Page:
The Role of Tribe in EVE

2021-02-25

Art by Major Sniper

New Eden is a brutal place.

Scamming, theft, betrayal – a whole world of bad behavior – are part of the very fabric of this game, and because at each end of every transaction there are real people, the line between simulated bad behavior and actual sin can at least feel pretty thin some time. The loss (of time, money, or effort) is real enough.

What results is a moral tension in this game of ours, the tension between being a bad person in game while presumably trying to remain a good person outside of it. How can we hurt, and exploit, and take advantage of people inside the game without having our real life character outside the game tainted in some way?

I believe the answer lies in the concept of Tribe.

When I first arrived in EVE in 2008, as a long-time white knight RPGer, I brought my white-knight perspective with me. I wanted to be play EVE the “right” way – to be honorable, noble, and just. At the same time (perhaps because MMOs were newer to me then), I was extremely conscious that on the other end of every interaction was an actual human being who was working just as hard for his ISK and ships as I was. I wouldn’t scam a person out of their ISK any more than I would steal their real-life money. The thought horrified me. I sneered at rules of engagement like NBSI as unethical and beneath me. I dreamed of being part of a successful NRDS nullsec community and proving to myself and everyone else that that was the best way to play the game.

Then, in 2016, I was ganked by a Goon while minding my own business in my little Condor. It left me broke and furious, ready to unsub once again and quit this game I could never quite figure out. I fired off an angry EVE mail directly to The Mittani – which he promptly forwarded to his entire alliance, publicly sharing my bitter tears with thousands of players.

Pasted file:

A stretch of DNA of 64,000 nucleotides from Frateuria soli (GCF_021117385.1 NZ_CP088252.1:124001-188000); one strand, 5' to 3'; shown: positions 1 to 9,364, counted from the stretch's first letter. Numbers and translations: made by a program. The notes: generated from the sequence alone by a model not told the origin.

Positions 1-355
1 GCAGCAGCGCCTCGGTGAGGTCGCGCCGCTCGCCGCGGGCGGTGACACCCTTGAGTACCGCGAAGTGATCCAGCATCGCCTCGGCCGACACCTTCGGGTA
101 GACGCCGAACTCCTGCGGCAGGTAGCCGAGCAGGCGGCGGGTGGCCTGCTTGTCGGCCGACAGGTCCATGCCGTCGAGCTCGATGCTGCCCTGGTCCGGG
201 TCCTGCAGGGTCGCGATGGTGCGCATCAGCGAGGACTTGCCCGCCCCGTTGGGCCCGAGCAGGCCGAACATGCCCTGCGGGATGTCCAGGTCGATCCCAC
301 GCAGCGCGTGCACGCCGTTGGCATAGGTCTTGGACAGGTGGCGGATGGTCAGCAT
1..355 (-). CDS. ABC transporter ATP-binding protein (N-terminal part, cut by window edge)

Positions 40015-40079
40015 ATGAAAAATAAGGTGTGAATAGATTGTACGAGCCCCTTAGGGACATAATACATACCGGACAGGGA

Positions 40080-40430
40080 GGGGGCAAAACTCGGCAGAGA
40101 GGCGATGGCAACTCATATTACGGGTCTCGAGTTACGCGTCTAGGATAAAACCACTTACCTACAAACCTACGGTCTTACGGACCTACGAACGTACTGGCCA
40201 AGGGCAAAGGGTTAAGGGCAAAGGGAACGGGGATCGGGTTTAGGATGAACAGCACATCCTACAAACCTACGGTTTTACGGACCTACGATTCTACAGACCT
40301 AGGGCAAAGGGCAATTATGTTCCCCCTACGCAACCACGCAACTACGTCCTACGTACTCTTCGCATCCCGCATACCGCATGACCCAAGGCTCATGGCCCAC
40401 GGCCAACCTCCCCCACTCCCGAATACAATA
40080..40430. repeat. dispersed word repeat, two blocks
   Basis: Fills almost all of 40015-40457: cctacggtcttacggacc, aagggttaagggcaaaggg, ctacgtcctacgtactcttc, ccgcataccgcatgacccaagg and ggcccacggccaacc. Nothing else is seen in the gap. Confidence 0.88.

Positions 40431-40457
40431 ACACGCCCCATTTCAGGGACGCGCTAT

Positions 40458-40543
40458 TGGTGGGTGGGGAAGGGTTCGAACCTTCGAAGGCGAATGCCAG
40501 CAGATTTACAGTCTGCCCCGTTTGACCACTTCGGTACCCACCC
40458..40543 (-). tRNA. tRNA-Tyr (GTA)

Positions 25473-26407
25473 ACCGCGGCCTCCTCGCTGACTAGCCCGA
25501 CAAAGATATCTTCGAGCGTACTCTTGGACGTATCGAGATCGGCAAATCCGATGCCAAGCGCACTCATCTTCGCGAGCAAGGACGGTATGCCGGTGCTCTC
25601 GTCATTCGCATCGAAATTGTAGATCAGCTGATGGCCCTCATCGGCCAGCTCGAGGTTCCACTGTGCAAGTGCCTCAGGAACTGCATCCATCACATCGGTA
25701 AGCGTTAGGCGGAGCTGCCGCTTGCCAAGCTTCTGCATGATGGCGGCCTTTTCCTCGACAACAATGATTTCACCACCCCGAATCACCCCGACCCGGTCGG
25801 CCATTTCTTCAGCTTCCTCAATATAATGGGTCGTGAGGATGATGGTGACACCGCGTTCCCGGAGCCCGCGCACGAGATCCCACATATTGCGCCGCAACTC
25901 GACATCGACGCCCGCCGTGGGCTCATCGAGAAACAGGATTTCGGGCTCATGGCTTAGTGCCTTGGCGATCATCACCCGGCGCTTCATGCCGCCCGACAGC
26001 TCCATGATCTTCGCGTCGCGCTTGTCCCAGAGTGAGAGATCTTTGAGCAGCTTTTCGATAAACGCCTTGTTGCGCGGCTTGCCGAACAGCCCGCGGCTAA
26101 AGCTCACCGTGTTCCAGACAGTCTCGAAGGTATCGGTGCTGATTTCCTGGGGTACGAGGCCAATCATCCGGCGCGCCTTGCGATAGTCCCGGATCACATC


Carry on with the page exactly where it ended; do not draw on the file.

That was the moment in which my understanding of ethics in EVE began to turn, and my mailbox begin to fill with letters. Some were of the HTFU variety, but many more were like this: “If you join KarmaFleet hit me up and I will send you 100 Million to start. Enjoy the game we are all about fun.” Through those letters I came to understand that killing me wasn’t personal; it was simply a function of the Sararen hellcamp I knew nothing about. The Imperium was fighting for survival, and I was a neutral near Saranen station. NBSI.

The reality of EVE is this: Despite it’s high-tech, sci-fi veneer, EVE is actually a ruthless simulation of a world before civilization – a world in which there are no laws, no safety nets, no societies. There is only the land and the weather – nature red in tooth and claw – and you will either survive, or you won’t. In such an environment, survival becomes the only goal, and the key to survival is friends around you. The Tribe is the inevitable structural unit.

The moral law of the Tribe is simple and elegant: loyalty within, ruthlessness without. In a ruthless environment where weakness is always a liability, ruthlessness is the surest path to survival. The surest path to ensuring the Tribe stays strong is to ensure others stay weaker. We will scam, cheat, steal, kill; whatever helps us to survive. But, under no circumstances will we permit these things to be done to each other. A crime against the Tribe is a crime against your own survival. “Goonfucking” is (for Goons) the one unpardonable sin.

This law of the Tribe explains why I have found within the Imperium absolute warmth, camaraderie, and professionalism, and at the same time an organization that is known for scamming and ganking any and all outsiders. It’s simply the law of the Tribe. If you’re blue, you’re blue. If you’re not, you’re dirt. We’re here to survive, and if you’re not with us, you’re nothing more than competition for limited resources. (Karmafleet is recruiting!)